PsychiatryTalk

Psychiatrists and Other Mental Health Therapists Should Continue Remote Sessions with Patients Whenever Possible

Posted on April 22nd, 2020 by Dr. Blumenfield

Michael Blumenfield, M.D. -The Sidney E. Frank Professor Emeritus of Psychiatry and Behavioral Sciences- New York Medical College & in Private Practice in Los Angeles

As the coronavirus epidemic evolves, there is a variable amount of relaxing of requirements for quarantine, wearing masks and gowns, and keeping social distancing.  Particularly for the medical profession, there is more pressure on physicians to allow closer contact for physical examinations, blood drawing, and of course minor and major surgical procedures.  Despite everyone’s best efforts, we all realize that relaxation of these measures will lead to a certain amount of transmission of the virus with subsequent illness and fatalities  (while we hope and pray for this not to happen).

As we progress towards the relaxation of these precautions, psychiatrists and other mental health professionals have been seeing patients via remote (usually video) techniques but also are considering returning to in-person face-to-face visits.  Psychiatrists particularly as part of the medical profession feel a certain obligation to offer their best possible treatment to our patients and to support our colleagues.  Many practitioners who have tried remote therapy believe that remote sessions are inferior to in-person sessions and feel an ethical obligation to resume in-person face-to-face meetings as soon as possible.  In my opinion, this is a serious mistake.  I believe that a careful consideration of all the factors will make a strong case for the maintenance of remote therapy sessions at this time and for this foreseeable future as long as there is the possibility of this deadly epidemic being present and perhaps beyond it.

Obviously, there are exceptional situations such as in consultation- liaison work, emergency rooms, certain crisis situations, drop in clinics, etc., although accommodations to maintain distant contact in these settings may be possible. There are also serious financial considerations to be taken into account, as remote sessions with patients may be reimbursed at a lower rate than face-to-face meetings.  This situation needs to be immediately addressed by our various professional organizations and by the government.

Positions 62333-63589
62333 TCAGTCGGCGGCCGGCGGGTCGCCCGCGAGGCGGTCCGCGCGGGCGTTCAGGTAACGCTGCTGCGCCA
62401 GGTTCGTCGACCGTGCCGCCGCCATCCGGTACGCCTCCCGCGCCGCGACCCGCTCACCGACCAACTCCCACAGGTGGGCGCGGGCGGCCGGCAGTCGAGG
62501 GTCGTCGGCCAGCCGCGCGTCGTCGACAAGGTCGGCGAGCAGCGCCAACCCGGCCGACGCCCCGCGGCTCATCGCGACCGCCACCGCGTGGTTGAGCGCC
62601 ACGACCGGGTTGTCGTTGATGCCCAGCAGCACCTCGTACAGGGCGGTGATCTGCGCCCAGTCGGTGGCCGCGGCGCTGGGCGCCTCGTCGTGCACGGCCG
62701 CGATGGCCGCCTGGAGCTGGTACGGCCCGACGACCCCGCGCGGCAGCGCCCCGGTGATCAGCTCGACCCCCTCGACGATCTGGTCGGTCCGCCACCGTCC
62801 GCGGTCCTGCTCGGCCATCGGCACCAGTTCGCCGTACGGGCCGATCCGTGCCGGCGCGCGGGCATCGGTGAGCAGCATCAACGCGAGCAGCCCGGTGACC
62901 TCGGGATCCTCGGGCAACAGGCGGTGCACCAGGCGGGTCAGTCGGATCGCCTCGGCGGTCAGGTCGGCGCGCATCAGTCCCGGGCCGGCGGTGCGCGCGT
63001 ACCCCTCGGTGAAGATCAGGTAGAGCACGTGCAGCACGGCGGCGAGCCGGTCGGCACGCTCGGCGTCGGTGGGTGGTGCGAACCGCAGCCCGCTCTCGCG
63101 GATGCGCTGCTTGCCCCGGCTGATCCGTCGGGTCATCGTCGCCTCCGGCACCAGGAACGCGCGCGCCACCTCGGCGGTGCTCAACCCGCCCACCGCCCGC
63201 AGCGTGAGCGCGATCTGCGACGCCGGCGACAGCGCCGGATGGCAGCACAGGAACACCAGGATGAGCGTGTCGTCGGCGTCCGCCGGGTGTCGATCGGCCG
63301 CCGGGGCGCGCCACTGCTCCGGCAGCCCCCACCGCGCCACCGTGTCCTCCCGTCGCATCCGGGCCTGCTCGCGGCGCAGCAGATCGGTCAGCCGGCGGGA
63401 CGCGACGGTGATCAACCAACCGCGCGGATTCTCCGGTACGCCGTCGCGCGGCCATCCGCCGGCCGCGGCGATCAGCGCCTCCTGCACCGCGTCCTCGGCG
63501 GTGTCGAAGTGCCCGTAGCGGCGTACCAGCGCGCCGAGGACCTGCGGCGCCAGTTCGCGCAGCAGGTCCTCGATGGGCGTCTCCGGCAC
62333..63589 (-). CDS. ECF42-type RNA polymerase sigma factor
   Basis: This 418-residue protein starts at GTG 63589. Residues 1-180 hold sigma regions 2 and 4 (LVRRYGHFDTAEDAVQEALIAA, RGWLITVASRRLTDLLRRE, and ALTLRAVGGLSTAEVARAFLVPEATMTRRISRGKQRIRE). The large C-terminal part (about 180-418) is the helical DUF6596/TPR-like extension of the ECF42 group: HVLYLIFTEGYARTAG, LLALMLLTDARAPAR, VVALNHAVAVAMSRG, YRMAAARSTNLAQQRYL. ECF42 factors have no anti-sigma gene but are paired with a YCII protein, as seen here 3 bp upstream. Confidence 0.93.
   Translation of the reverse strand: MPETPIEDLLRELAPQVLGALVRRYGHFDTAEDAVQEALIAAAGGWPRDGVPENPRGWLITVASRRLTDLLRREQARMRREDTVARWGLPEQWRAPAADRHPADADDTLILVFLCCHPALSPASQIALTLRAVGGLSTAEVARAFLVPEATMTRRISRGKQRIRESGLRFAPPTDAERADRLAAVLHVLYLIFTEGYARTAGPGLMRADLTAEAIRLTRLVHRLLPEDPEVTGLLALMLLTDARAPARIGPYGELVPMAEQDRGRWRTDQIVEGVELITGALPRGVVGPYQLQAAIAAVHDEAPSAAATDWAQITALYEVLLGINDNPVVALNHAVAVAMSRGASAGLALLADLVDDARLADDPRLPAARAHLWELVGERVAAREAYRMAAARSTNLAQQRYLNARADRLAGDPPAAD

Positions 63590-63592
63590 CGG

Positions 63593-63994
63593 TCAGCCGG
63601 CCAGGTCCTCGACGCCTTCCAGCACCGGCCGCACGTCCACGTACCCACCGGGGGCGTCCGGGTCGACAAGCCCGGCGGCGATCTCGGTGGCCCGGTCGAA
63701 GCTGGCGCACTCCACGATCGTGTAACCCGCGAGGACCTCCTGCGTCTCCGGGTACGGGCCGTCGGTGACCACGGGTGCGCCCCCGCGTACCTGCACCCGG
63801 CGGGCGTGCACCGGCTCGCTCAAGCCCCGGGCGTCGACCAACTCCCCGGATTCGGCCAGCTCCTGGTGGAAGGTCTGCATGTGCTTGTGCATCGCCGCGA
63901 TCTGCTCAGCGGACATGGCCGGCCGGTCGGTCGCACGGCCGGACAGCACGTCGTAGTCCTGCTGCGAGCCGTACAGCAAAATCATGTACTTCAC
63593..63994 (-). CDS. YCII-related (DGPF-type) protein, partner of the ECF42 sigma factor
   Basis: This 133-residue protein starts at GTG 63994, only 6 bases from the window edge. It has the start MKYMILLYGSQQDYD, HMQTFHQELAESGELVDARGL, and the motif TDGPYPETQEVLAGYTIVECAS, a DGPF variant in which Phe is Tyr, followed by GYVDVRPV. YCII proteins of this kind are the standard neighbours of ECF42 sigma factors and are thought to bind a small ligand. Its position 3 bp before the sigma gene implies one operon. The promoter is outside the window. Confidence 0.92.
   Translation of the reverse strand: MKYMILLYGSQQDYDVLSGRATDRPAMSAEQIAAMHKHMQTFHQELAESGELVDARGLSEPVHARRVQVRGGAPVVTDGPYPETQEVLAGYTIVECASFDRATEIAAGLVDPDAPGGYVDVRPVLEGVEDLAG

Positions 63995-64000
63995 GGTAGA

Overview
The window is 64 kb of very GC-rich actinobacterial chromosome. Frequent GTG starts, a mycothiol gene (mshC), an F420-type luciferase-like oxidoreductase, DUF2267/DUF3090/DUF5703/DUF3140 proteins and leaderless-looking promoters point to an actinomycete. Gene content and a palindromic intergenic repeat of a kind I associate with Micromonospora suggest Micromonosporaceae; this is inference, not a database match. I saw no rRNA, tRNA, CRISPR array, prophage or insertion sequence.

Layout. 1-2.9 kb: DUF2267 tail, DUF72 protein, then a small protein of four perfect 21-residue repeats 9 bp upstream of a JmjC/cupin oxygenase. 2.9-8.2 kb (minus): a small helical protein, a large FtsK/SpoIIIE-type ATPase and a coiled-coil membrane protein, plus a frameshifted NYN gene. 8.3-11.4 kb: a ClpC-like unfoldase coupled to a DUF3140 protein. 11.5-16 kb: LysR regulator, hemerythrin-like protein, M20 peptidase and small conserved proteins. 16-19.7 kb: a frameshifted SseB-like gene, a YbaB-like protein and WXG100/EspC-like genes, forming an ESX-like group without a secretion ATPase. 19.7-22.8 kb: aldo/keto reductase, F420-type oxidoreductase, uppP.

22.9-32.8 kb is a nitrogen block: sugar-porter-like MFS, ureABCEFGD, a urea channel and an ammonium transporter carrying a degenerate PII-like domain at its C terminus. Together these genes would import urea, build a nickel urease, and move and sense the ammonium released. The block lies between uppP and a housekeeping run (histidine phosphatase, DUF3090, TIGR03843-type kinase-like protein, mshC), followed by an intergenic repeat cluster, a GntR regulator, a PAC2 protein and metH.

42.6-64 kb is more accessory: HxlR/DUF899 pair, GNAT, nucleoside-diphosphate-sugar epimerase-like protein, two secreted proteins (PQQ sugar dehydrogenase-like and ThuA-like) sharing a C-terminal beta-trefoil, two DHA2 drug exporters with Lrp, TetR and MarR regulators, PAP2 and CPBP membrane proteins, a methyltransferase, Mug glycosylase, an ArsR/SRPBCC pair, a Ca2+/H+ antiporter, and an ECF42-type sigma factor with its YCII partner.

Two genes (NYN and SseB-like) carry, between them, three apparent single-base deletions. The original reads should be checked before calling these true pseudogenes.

Only a limited proportion of our consulting and waiting rooms can truly allow for a proper social distancing and a maintenance of sanitized furniture for the numerous occupants who will use it.  We are often talking about two people sitting in a closed room probably barely six feet apart for perhaps 45 minutes directly facing each other and talking to each other (granted during psychoanalysis the patient faces away from the therapist while lying on a couch).

Many years ago, I asked an older supervisor (my age now), how he would feel if there could be a clear video connection and whether that could replace an in-person session.  He said (something to the effect) “if you cannot smell the patient, it is not going to be effective treatment.” Our current experience with telepsychiatry has certainly disproved that view.  Also if by some chance one or both of the participants in therapy are wearing a mask, certainly it is much less intimate than a crisp clear face on a large computer screen.  Also when medication needs to be prescribed, that can easily be done by phone, fax, or electronically.

In addition, we should also take into account the travel time (as well as the potential exposure during such travel).  I would estimate that the average patient spends at least a half-hour going one way from their location to my office in Los Angeles plus waiting room time.  That total of about  one hour certainly has value to the patient.  I should also add that everything stated above applies to group therapy.  Maintaining social distance for 6 to 10 people would require a very large room and telepsychiatry methods such as Zoom and other techniques have been proven to be very effective for group meetings.

In conclusion, remote telepsychiatry meetings are very feasible and effective and may very well save the health and lives of both the therapists and patients. There should be consideration of continuing this method of treatment throughout the full run of the coronavirus epidemic and perhaps into the future.  It is also essential that our professional organizations play a very strong role in advocating and encouraging this technique being used by its members and also take a very active role in advocating for equal reimbursement for treatment by these techniques.

      Addendum

I appreciate the thoughtful discussion that this blog has been generating among colleagues. It has led me to write this addendum.

In order for remote tele-therapy to be utilized with maximum effectiveness two conditions must be considered:

  1. The patient and the therapist must be in a comfortable setting. In most cases this would favor using a computer or laptop screen as compared to a handheld i-phone. The participants would most probably be seated in a comfortable chair with or without earphones.
  2.  It is essential that the session be taking place in a confidential manner. This may be difficult to achieve when the participants are at home and in a living or office environment with other people.

To the degree that these two conditions cannot be achieved, this would favor a resumption of in person face to face meetings when there is no longer danger to either patient or therapist of being infected by the deadly virus during travel to the session or during the in-person office visit.

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